The RSPCA, in its response to the government's 2010 consultation (a must read), pointed out that the post-trial analysis had already been considered by the previous government when taking the decision not to engage in badger culling. Yet again, the Environment Secretary is misrepresenting the facts.

Even worse and despite the firm recommendation of the RBCT to confine culling to a 6-week period (causing the least pertubation of badger populations possibly spreading the disease), she made it far more convenient for the farmers. Basically, apart from the closed season when cubs are being reared, it's now almost open season.

How many farms do you have to see with your eyes wide shut before noticing that too many are still lax in their biosecurity - putting not just themselves at risk, but also those farms in the area that do take matters seriously.

Cullers don't like small areas

However, culling contractors prefer large areas, hoping that the sheer miles involved will discourage those people trying to defend badgers from the guns. According to NE, the applications cover areas ranging from from 135to 655 sq.km, with the average area being approximately 330 sq.km.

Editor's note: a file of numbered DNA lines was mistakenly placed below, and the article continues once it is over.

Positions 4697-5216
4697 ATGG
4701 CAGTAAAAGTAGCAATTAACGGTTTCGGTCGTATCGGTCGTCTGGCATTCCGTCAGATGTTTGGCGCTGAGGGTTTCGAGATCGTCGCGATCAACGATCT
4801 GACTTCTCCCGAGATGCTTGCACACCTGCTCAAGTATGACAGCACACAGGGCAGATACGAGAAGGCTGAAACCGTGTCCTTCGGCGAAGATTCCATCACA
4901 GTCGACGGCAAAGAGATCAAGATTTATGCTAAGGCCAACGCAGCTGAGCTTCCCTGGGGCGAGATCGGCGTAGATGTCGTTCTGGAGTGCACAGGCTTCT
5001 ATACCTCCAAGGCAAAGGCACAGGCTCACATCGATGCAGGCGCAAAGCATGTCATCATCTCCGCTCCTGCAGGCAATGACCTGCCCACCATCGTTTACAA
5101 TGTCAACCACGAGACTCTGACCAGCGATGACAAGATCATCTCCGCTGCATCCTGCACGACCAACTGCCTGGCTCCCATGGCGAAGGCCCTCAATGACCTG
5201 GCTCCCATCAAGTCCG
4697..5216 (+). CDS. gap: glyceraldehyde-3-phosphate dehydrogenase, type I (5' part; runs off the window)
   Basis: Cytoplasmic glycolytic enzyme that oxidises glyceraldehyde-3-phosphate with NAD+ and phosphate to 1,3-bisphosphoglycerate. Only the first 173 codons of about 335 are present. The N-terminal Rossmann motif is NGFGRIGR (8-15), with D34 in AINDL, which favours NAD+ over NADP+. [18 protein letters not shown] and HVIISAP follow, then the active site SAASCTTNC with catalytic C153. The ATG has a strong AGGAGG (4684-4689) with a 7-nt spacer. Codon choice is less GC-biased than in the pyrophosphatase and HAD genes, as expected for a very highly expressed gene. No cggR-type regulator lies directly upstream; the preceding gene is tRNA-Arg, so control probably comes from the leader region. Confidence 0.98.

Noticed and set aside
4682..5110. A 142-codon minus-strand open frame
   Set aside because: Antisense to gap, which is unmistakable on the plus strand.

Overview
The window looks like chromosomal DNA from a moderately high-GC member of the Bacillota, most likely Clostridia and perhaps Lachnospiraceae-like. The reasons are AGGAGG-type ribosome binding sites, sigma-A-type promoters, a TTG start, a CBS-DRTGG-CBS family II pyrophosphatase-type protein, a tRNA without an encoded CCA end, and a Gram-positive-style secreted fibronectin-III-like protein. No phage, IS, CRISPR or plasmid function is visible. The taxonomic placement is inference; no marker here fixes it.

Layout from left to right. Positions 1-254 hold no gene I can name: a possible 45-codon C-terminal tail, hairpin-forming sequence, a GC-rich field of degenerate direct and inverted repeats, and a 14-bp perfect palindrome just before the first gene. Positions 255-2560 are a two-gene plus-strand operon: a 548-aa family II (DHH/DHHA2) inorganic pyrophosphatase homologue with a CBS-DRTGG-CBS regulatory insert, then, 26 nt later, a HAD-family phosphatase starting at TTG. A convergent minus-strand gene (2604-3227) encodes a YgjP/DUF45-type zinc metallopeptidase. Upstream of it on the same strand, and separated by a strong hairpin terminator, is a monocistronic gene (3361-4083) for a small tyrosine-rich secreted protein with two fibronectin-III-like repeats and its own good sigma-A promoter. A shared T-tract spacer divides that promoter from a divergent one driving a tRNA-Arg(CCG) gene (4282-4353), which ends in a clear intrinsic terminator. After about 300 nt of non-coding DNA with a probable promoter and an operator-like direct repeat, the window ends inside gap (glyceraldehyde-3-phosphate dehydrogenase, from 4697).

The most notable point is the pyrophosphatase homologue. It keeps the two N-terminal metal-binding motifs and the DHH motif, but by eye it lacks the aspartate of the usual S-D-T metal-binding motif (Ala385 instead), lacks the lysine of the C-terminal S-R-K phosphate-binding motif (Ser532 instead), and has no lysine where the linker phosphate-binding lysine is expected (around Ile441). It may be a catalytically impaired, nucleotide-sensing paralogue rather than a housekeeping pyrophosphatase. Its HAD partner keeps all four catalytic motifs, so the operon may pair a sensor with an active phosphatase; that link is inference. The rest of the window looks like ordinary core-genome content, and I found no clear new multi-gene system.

Note: for those who walk, drive and think in miles, those figures are 52.1, 253.8 and 127.4 square miles respectively.

How can one achieve an even half-accurate estimate of the badger population in an area of 127 or 252 square miles that could contain major differences in geology, soil and landscape? Yet it is on this dodgy estimate that the number of badgers to be culled per year is decided by Natural England. But NE doesn't have the staff to cover the ground and farmers consistently overestimate how many badgers a sett holds.

Many do not understand that a single group of badgers may have more than one sett. Or that a long established sett may have over 30 entrances / holes, yet no more than 5 or 6 badgers in residence, the average family group being 5.9 badgers. One farmer's over-estimate for the number of badgers on his land amounted to three badgers per acre. Rabbits maybe. Badgers no.

Is culling badgers the only option?

No. In 2011 the European Commission carried out an audit on the UK's efforts in controlling bTB in cattle. The report was damning, highlighting many areas where adequate testing, cattle movement controls and biosecurity measures were quite simply inadequate.